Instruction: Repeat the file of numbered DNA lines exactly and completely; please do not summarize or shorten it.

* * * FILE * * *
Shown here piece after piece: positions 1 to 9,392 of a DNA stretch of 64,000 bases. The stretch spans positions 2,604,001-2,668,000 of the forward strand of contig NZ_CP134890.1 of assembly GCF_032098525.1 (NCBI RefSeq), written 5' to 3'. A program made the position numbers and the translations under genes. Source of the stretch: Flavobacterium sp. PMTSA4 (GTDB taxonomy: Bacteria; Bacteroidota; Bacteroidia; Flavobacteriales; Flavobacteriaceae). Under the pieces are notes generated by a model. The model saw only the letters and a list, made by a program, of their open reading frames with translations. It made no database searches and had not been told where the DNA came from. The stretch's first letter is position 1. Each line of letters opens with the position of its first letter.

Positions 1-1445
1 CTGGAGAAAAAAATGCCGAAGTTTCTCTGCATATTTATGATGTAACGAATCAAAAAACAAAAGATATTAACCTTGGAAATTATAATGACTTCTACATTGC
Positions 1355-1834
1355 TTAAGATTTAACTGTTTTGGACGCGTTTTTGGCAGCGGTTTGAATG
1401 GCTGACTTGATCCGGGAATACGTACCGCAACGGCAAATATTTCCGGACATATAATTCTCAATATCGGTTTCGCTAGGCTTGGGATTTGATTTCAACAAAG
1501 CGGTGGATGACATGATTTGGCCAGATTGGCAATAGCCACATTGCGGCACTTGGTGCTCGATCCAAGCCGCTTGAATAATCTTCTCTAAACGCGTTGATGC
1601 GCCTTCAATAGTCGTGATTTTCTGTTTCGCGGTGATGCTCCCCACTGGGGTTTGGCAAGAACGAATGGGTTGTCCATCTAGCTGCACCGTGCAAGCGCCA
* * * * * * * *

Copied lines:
Shown here piece after piece: positions 1 to 9,392 of a DNA stretch of 64,000 bases. The stretch spans positions 2,604,001-2,668,000 of the forward strand of contig NZ_CP134890.1 of assembly GCF_032098525.1 (NCBI RefSeq), written 5' to 3'. A program made the position numbers and the translations under genes. Source of the stretch: Flavobacterium sp. PMTSA4 (GTDB taxonomy: Bacteria; Bacteroidota; Bacteroidia; Flavobacteriales; Flavobacteriaceae). Under the pieces are notes generated by a model. The model saw only the letters and a list, made by a program, of their open reading frames with translations. It made no database searches and had not been told where the DNA came from. The stretch's first letter is position 1. Each line of letters opens with the position of its first letter.

Positions 1-1445
1 CTGGAGAAAAAAATGCCGAAGTTTCTCTGCATATTTATGATGTAACGAATCAAAAAACAAAAGATATTAACCTTGGAAATTATAATGACTTCTACATTGC
Positions 1355-1834
1355 TTAAGATTTAACTGTTTTGGACGCGTTTTTGGCAGCGGTTTGAATG
1401 GCTGACTTGATCCGGGAATACGTACCGCAACGGCAAATATTTCCGGACATATAATTCTCAATATCGGTTTCGCTAGGCTTGGGATTTGATTTCAACAAAG
1501 CGGTGGATGACATGATTTGGCCAGATTGGCAATAGCCACATTGCGGCACTTGGTGCTCGATCCAAGCCGCTTGAATAATCTTCTCTAAACGCGTTGATGC
1601 GCCTTCAATAGTCGTGATTTTCTGTTTCGCGGTGATGCTCCCCACTGGGGTTTGGCAAGAACGAATGGGTTGTCCATCTAGCTGCACCGTGCAAGCGCCA